It’s game on in the UK. A legal report released today by the British government argues that if Scotland votes for independence, it will have to renegotiate its membership in the EU and other international organizations. Scottish independence advocates were understandably aggravated. The NYT reports:
“For the U.K. government to argue that the U.K. will be a ‘continuing state’ and that an independent Scotland would have no rights betrays a near colonial attitude to Scotland’s position as a nation and gives lie to any suggestion that they see Scotland as an equal partner in the U.K.,” [said] Nicola Sturgeon, Scotland’s pro-independence deputy first minister.
Meanwhile, as Scotland inches closer to the 2014 independence referendum, other semi-autonomous groups across the EU are taking note. If Scotland achieves independence, the secession bug could prove contagious.
The referendum deal was solidified last year, after months of negotiations between UK Prime Minister David Cameron and Scottish First Minister Alex Salmond. Salmond has long argued that independence would benefit Scotland’s economy, which he says is in better shape than the UK’s (if revenues from North Sea oil and gas are included).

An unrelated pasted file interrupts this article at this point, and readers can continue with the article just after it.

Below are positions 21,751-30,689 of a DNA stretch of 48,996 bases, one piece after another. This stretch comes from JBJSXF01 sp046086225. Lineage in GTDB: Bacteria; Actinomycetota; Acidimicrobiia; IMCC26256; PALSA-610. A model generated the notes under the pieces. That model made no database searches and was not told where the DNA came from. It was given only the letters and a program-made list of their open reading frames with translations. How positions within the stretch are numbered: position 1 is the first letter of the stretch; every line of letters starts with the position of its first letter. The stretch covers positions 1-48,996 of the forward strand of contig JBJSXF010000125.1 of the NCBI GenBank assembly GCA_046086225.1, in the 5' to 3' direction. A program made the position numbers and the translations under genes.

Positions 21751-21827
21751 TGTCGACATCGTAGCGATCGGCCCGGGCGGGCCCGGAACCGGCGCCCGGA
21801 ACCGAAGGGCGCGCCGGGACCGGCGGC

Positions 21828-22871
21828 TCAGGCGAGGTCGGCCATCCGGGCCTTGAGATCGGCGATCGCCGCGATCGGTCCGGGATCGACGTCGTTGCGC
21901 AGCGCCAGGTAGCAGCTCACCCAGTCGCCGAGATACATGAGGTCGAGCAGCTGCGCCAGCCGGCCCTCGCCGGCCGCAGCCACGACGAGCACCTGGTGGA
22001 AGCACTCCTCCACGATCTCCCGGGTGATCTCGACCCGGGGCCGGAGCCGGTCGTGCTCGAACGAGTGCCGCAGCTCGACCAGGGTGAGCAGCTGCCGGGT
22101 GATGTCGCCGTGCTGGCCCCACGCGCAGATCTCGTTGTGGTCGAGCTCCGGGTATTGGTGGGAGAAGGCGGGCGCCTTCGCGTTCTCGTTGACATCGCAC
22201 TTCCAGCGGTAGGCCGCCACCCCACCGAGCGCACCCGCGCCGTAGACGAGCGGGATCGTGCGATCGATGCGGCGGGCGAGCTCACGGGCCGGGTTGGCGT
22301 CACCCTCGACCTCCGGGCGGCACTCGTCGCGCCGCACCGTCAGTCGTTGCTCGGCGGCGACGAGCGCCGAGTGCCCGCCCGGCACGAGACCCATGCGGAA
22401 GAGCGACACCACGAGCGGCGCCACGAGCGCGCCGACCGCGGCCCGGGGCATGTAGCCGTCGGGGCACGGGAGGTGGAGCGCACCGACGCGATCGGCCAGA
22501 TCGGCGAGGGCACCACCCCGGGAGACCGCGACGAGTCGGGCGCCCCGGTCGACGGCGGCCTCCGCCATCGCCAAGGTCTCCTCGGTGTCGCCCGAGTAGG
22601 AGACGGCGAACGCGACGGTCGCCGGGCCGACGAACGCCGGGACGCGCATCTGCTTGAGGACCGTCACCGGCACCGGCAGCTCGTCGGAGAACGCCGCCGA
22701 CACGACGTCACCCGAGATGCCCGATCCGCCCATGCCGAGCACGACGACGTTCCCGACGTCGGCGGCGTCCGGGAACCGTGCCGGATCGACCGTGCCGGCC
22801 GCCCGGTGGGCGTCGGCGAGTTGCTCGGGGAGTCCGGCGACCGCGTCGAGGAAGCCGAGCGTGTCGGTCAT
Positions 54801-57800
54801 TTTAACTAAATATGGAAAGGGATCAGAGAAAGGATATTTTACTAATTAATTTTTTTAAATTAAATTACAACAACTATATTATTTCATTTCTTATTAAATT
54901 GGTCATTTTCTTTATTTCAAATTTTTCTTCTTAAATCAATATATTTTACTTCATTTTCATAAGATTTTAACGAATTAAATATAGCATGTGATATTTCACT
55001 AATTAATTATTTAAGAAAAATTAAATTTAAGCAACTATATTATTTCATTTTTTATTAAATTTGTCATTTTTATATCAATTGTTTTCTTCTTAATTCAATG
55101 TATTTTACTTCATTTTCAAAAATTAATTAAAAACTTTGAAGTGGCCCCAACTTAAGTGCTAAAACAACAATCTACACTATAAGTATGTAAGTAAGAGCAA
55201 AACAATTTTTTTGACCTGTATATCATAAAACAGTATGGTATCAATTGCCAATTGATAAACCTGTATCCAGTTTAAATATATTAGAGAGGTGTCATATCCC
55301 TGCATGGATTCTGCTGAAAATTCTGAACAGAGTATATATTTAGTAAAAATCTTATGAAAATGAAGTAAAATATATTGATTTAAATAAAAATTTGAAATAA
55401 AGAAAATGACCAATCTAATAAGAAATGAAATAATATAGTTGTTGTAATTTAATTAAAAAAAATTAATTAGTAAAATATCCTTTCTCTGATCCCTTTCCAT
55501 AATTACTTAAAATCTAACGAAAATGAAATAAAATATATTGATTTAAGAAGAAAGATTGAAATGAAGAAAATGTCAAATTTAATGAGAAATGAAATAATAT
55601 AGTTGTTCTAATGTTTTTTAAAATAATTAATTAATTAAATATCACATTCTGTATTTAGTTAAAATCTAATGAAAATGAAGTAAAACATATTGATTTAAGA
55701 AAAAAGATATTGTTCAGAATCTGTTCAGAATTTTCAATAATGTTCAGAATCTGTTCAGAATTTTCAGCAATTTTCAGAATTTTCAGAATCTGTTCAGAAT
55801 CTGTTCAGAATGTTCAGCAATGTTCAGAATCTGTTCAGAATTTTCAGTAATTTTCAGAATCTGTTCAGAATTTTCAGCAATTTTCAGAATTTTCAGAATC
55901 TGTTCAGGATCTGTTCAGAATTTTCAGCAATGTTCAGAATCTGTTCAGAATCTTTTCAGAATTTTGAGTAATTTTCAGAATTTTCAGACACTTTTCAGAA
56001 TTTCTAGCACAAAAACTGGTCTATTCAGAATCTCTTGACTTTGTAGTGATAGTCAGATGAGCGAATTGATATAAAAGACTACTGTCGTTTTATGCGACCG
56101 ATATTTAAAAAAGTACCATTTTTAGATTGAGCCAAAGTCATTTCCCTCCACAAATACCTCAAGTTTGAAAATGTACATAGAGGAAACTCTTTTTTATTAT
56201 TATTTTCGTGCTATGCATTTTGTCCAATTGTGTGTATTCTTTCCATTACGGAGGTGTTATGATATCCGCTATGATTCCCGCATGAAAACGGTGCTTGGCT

But renegotiating international standing will not be easy, especially if Scotland doesn’t want to join the Eurozone. Clearly, the Scots need to have this coming referendum, if only to find out what they really think about a union that is now more than 300 years old. We hope the Kingdom stays united, but above all we hope that the referendum result is decisive enough so that the issue goes away. Separatist sentiment is strong in pockets across the EU, and activists will be watching the Scottish movement. It’s not good for anyone to have the prospect of secession continually in view.
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